If there’s one thing the current financial crisis has made abundantly clear, it’s that “global economic independence” is no longer just a textbook term.
It’s a headline-generating reality — and not only in the international pages, but in the local business section as well. Wisconsin is home to multinational giants such as SC Johnson, Kohler Company, and Kikkoman Corporation. When they suffer an economic downturn, we all do.
This week, U.S. schools, colleges, and embassies celebrate the benefits of cross-cultural education and exchange during International Education Week.
And while it may have sounded obscurely academic when the U.S. Departments of State and Education designated this program in 2000, even they could not have predicted how dramatically and rapidly our need for language instruction, cultural exchange, and international diplomatic and business education has grown.
But change brings opportunity. And in this case, the success of these interconnected industries depends enormously on communications technologies.
In fact, the production and management of knowledge — whether in the form of business correspondence, blogs, or online news updates — has become a critical economic resource in our post-industrial economy.
Information itself has become a product — a global good, as it were. And our ability to contribute to this “knowledge economy” is the key to our economic security.
One need only reflect on our last presidential election, and the tremendous and simultaneous interest it held around the world, to understand this new infrastructure.
It is not an exaggeration to say that the whole world will watch our next steps — in real time — like never before. This presents fantastic opportunities for us to collaborate, compete, and contribute.
But how are we to react when, in 2006, the Department of Education reported that less than 10 percent of U.S. college students study abroad each year? In that same year, the U.S. Department of State declared Arabic, Farsi, Chinese, Russian, and Hindi as “critical” to the security and prosperity of our country — but fewer than 1 percent of American high school students combined were studying these languages.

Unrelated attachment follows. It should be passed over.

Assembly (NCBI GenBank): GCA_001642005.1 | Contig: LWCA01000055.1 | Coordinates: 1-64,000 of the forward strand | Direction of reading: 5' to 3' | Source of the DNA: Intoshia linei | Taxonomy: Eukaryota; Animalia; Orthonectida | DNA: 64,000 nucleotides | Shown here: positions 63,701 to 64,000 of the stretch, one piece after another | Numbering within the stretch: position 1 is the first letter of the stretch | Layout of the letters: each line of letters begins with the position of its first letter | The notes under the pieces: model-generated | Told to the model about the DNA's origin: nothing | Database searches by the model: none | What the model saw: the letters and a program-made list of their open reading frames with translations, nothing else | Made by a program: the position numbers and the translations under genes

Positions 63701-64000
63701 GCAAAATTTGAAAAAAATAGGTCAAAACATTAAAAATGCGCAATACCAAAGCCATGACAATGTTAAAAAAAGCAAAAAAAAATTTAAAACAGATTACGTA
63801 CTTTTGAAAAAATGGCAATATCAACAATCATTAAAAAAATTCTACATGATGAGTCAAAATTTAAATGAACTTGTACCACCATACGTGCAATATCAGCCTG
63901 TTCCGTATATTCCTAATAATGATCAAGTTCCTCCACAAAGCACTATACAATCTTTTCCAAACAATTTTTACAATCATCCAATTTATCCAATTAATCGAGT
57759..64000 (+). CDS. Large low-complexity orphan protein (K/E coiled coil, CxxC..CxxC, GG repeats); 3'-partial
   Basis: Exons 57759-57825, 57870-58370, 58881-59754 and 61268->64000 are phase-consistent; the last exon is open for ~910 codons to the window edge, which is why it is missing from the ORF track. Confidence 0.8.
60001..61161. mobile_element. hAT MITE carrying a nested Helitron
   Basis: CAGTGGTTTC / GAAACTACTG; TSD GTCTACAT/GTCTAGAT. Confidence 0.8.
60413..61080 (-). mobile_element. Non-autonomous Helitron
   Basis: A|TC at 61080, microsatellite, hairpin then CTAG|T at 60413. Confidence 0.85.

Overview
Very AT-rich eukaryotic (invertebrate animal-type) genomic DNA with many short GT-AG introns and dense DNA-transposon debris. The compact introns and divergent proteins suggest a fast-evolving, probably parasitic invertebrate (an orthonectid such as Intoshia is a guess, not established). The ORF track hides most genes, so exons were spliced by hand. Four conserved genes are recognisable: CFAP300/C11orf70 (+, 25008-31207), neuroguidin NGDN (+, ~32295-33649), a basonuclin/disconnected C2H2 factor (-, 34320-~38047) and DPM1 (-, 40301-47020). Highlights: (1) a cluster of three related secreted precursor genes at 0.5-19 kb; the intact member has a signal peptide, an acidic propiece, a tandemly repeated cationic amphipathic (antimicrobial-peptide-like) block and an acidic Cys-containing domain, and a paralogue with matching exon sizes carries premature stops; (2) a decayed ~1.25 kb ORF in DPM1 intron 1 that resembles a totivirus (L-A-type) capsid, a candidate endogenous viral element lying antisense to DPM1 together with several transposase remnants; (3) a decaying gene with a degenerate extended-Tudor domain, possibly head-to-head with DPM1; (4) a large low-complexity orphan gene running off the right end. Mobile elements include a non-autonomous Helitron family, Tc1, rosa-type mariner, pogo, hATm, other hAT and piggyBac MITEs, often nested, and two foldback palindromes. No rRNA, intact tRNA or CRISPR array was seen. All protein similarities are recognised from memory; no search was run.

This is about more than staying competitive, or even relevant. Beyond our economy, global status, and security, there are other, everyday needs for cross-cultural understanding.
Whether because the world is flatter and smaller or simply because other regions are increasingly prominent on our television and computer screens, Americans now communicate with people across oceans, cultures, and bandwidths like never before. Or they are trying to.
International education is about keeping that dialogue open — indeed, expanding it.
At UWMadison we are committed to training global citizens and professionals by offering, for example, international opportunities, instruction in more than 60 languages, and cutting-edge global research.
Of all the perils that our next generations face — the economy, the environment, global health threats, migration, national security — which of these couldn’t benefit from greater global understanding, cooperation, and communication?
Bousquet is dean of international studies at the UW-Madison.